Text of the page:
This is why all extensions should be terminated with a filter.

If there are problems, just disconnecting everything is not a conclusive test. In fact it can exascerbate the problem - all extensions must be correctly terminated.

A central filter is often recommended by ISPs when problems are encountered and it is a very efective solution,  but note that a central filter does not introduce anything into the line between the incoming telephone line and the modem - it is a direct line. It simply impedance matches and isolates the existing in-house wiring from the incoming line at frequencies above 4KHz .

The main advantage of a central Filter installation is that a new direct line is installed between the filter and the modem and the line is thus terminated correctly for ADSL2+ frequencies, there are no VSWR problems and maximum power transfer is achieved.

This is also why most ISPs recommend installing a Central filter - it's an easy way to isolate any in house wiring problems from the ADSL circuit.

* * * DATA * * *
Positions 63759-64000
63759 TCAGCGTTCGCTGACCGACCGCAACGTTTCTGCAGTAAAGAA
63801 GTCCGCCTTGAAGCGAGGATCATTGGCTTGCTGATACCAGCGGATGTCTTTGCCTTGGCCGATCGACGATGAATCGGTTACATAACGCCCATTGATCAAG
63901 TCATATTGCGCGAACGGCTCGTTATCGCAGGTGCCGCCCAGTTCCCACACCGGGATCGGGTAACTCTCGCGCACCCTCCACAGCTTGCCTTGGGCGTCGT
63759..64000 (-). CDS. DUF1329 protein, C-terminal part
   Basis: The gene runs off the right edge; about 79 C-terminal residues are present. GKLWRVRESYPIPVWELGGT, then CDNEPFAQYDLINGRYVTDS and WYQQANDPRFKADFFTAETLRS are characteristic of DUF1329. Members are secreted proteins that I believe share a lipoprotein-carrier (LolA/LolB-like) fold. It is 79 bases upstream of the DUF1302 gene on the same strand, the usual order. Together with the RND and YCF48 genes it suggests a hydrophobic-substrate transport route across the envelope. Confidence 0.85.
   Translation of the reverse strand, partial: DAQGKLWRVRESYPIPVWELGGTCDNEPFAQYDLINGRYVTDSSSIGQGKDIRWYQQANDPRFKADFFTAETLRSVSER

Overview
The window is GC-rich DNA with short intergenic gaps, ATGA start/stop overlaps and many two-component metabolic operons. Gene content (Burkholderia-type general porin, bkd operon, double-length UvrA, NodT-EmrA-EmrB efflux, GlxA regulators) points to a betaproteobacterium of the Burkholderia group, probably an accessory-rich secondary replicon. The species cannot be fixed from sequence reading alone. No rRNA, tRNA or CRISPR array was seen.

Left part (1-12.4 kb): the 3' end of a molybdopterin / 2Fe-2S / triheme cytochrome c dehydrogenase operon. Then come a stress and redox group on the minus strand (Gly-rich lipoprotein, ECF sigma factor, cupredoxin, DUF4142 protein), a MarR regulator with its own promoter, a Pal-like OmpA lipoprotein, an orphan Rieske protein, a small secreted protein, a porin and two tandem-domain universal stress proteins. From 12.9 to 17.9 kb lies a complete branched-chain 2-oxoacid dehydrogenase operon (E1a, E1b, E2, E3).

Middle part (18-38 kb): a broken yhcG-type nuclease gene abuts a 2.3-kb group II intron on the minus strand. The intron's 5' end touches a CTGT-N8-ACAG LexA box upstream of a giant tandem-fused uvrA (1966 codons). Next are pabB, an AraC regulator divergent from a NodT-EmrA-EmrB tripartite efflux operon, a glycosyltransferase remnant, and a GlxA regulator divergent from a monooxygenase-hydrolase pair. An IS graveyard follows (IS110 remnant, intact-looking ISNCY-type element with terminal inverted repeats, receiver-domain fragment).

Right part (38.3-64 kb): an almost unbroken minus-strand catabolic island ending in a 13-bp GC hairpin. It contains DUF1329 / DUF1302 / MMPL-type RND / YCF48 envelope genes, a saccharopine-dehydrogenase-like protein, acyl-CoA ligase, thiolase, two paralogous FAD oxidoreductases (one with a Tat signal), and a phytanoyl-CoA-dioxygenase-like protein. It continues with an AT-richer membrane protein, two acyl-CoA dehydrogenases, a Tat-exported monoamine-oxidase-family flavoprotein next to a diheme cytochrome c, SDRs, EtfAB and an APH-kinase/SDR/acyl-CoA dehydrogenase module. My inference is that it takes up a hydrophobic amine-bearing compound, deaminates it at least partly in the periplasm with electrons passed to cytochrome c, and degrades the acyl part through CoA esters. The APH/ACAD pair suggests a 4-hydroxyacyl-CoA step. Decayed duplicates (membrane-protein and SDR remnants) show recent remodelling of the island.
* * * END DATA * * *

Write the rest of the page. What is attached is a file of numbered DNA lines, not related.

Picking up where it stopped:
However it is also a very expensive fix. 

Expect to pay around $200 for supply and installation.

The same result can often be achieved by correctly terminating all extensions.

It is worth noting that Telstra uses two pair cabling for in-house wiring. One pair for the first telephone line and the other pair for a second line or other uses. If you are going to the expense of having a Central Filter installed, do not allow the technician to use this second pair for the ADSL modem. Insist on new cabling being run for the ADSL Modem.

ADSL2+ Filters:
If you are upgrading to ADSL2+, your existing filter may not be satisfactory.

The higher data rates of ADSL2+ is obtained by doubling the number of frequency channels with which your ADSL signal is transmitted.
This involves a corresponding increase in the frequency spectrum that the filter must match.

Normal ADSL filters are not capable of this and the result will be a decrease in the speed of your connection.

This may be small and not really noticeable due to the huge increase which ADSL2+ allows or may be dramatic to the extent that it actually slows your connection to below that which can be obtained with standard ADSL.

Ensure that your filters are certified as ADSL2+ capable, many simply labeled as “ADSL Filter” or “Broadband Filter” are not. A good manufacturer will provide complete details.